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Mount Athos

A Taste of Monastic Life for Some


The triple peninsula of Chalkidiki in Northern Greece reaches out lie a three-fingered hand. The farthest right "finger" is the Autonomous Monastic State of the Holy Mountain, normally called "Mount Athos". On this isolated strip of land, twenty monasteries reside. Ironically, since women are not allowed on the peninsula, many of the monastic establishments are dedicated to different aspects of the Virgin Mary.

Technically, purely secular visitors to Mount Athos are not permitted. Men who are in good standing with their church, preferably but not exclusively Greek Orthodox, can apply to visit at Mount Athos (see below). If accepted, the individual can then travel on the peninsula and even claim a night's lodging at the monasteries.

The pilgrim may find himself in royal company; Prince Charles of England is a regular visitor.

Women, while not permitted on the sacred peninsula, can comfort themselves with a boat ride around the peninsula, gazing at a few of the forbidden buildings in the distance. Another option is this interesting Walk Around Mount Athos, an almost step-by-step experience of the peninsula created from over 5,000 photographs and accompanied by a soundtrack of natural bells, bird sounds and other noises recorded on the peninsula. The full version is available for sale, but the website gives a few minutes of the presentation which is a nice introduction to the peninsula.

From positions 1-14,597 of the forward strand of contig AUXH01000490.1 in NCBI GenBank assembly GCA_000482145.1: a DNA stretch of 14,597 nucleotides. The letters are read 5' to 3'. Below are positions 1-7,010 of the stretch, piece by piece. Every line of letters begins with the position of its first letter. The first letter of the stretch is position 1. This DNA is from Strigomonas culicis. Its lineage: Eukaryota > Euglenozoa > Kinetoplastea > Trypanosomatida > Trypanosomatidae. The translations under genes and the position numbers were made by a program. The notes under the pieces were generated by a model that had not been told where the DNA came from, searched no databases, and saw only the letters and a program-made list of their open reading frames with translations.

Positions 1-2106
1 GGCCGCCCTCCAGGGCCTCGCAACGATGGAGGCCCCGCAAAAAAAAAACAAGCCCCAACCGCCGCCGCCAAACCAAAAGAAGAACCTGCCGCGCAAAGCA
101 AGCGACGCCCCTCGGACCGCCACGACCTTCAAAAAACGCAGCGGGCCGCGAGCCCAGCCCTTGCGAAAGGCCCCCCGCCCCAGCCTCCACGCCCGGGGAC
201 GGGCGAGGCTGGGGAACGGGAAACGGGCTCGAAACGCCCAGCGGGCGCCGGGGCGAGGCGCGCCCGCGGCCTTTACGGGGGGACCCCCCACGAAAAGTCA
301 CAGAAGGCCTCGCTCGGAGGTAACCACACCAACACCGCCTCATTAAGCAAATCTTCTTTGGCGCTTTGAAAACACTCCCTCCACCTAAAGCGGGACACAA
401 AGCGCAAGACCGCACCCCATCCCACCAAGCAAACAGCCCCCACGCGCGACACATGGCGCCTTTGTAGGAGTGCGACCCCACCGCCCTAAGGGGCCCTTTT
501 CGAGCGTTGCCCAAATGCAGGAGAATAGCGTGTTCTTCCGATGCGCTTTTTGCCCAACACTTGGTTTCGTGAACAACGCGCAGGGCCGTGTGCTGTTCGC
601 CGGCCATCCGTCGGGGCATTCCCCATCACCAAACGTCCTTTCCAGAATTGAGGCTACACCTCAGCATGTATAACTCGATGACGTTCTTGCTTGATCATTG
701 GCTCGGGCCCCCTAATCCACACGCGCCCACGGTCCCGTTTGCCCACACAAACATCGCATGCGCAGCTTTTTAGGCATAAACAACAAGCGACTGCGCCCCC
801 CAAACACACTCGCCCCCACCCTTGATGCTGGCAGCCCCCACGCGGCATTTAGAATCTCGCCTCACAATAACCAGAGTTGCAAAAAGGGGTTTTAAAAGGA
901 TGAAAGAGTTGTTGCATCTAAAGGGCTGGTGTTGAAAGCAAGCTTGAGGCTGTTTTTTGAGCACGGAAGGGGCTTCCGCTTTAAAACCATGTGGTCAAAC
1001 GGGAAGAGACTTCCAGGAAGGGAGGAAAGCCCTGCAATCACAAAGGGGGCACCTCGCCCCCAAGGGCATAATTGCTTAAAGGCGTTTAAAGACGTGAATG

Does this seem unfair? The European Union believes it may be, and they are looking into the legality under EU law of forbidding access to a large area of land on the basis of gender and religion.

In ancient times, the 37 mile long peninsula was home to a handful of major cities, but none of these have been excavated. Even earlier, the high peak of Athos was a seat of Zeus or a similar divinity, and a temple to Zeus was still intact as late as the fifth century.

Mount Athos Pilgrims' Bureau
109 Egnatia St
GR-54635 Thessaloniki, Greece
Telephone: (011-30)2310-252578. Often, faxes work best with communicating with monastic organizations. The fax for the Pilgrims' Bureau is (011 30) 2310 222424. Here is more information on the application process.
There are two visas available - one permits the bearer to stay one night at each monastery, while the other confers the ability to stay at one particular monastery for an extended period, which must be negotiated with the authorities at that monastic house beforehand.

Ferries to the peninsula leave from the town of Ouranopolis; this is also where the tour boats which permit women can be boarded, but be aware that the seas can be rough.

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